It may also be added that it is only where the testator is of weak mind, arising from physical or mental ailment that a presumption of undue influence arises when a stranger to his blood procures a large legacy: Adam's Est., 220 Pa. 531; Caughey v. Bridenbaugh, 208 Pa. 414; Robinson v. Robinson, 203 Pa. 400; Friend's Est., 198 Pa. 363, 366; Herster v. Herster, 122 Pa. 239; Caldwell v. Anderson, 104 Pa. 199, 204. To place the burden of proof on proponent, there must be evidence of weakened intellect: Phillips's Est., 244 Pa. 35, 44; Gongaware et al. v. Donehoo et al., 255 Pa. 502, 508. In the instant case, the physical weakness apparently had no effect upon his mental faculties. As late as July 21, 1926, the decedent overruled Swartley as to the manner of payment of a large farm bill. We might well adopt here the language of Chief Justice FELL, speaking for the court, in Eble v. Fidelity T. Tr. Co. et al., 238 Pa. 585, 589: "Undue influence to affect a will must be such as subjugates the mind of the testator to the will of the person operating upon it: Tawney v. Long, 76 Pa. 106. Where the charge is that undue influence has been exerted on a strong and free mind, nothing short of direct, clear and convincing proof of fraud or coercion will avail: Logan's Est., 195 Pa. 282. The only reasonable conclusion from all the testimony is that the will in question was the deliberate act, after mature reflection, of a mind wholly unconstrained." Or, as stated by Mr. Justice DEAN, speaking for the court, in McEnroe v. McEnroe, 201 Pa. 477, 482: "Here, one of the most significant facts tending to show undue influence is wholly absent; there was no impairment of the mental powers, no clouding of intelligence." And see Miller's Est., 265 Pa. 315, 319; Phillips's Est., supra; Yorke's Est., 185 Pa. 61, 70; Cuthbertson's App., 97 Pa. 163, 171.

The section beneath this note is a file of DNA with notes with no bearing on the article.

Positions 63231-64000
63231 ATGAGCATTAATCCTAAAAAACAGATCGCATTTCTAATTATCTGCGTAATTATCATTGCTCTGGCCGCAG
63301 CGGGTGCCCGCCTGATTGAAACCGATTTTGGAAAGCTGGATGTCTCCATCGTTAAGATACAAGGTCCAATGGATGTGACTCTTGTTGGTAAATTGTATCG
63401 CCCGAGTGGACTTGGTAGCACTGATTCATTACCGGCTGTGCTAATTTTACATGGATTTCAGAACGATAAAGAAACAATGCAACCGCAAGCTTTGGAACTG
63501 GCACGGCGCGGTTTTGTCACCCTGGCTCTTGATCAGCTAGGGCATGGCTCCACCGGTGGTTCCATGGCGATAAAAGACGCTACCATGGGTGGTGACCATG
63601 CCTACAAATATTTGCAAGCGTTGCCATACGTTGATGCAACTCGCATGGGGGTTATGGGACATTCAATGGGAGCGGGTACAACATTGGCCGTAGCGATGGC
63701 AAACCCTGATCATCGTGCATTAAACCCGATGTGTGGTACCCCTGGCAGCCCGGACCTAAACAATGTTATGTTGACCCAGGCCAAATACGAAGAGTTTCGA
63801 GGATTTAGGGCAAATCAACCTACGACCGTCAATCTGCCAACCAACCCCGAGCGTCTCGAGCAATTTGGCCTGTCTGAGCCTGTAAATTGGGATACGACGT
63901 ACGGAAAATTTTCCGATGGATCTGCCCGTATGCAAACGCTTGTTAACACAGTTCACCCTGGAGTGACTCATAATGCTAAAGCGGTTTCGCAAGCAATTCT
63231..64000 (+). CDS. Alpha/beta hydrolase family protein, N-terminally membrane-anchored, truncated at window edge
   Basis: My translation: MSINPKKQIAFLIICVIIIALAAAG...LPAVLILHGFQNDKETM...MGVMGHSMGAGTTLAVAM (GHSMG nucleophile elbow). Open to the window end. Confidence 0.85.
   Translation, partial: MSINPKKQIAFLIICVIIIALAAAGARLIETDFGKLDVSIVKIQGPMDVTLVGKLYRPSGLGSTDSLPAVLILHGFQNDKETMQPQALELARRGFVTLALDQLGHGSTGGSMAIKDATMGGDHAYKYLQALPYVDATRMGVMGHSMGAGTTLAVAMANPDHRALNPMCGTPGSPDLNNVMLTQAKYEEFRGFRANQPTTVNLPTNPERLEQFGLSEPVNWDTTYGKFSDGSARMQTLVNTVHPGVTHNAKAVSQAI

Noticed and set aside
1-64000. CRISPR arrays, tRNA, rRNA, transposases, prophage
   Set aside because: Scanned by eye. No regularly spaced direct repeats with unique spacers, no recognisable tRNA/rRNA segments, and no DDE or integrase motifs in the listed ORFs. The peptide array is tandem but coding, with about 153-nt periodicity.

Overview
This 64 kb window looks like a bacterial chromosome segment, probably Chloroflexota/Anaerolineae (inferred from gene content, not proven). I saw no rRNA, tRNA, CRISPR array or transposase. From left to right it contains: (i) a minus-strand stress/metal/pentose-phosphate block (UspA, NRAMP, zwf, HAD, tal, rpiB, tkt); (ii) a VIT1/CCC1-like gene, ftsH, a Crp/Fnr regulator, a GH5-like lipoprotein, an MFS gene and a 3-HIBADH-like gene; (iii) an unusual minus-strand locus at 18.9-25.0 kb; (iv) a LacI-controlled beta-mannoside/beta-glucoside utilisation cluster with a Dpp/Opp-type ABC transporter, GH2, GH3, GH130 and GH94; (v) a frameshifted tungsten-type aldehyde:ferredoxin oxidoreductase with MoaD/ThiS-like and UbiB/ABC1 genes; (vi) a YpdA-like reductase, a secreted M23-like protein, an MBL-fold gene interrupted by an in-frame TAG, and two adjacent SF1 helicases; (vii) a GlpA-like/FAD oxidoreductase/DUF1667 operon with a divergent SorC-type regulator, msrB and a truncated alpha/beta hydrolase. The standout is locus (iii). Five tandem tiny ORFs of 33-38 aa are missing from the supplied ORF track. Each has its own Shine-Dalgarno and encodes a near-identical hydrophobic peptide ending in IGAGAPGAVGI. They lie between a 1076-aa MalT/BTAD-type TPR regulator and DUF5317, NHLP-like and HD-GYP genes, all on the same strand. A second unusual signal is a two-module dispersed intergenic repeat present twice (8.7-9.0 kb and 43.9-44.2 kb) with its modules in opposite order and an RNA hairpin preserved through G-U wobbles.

The decree is affirmed and the appeal is dismissed at the cost of appellant.

Summaries of

Llewellyn's Estate

Supreme Court of Pennsylvania
Feb 11, 1929
296 Pa. 74 (Pa. 1929)
Case details for

Llewellyn's Estate

Case Details

Full title:Llewellyn's Estate

Court:Supreme Court of Pennsylvania

Date published: Feb 11, 1929


296 Pa. 74 (Pa. 1929)
145 A. 810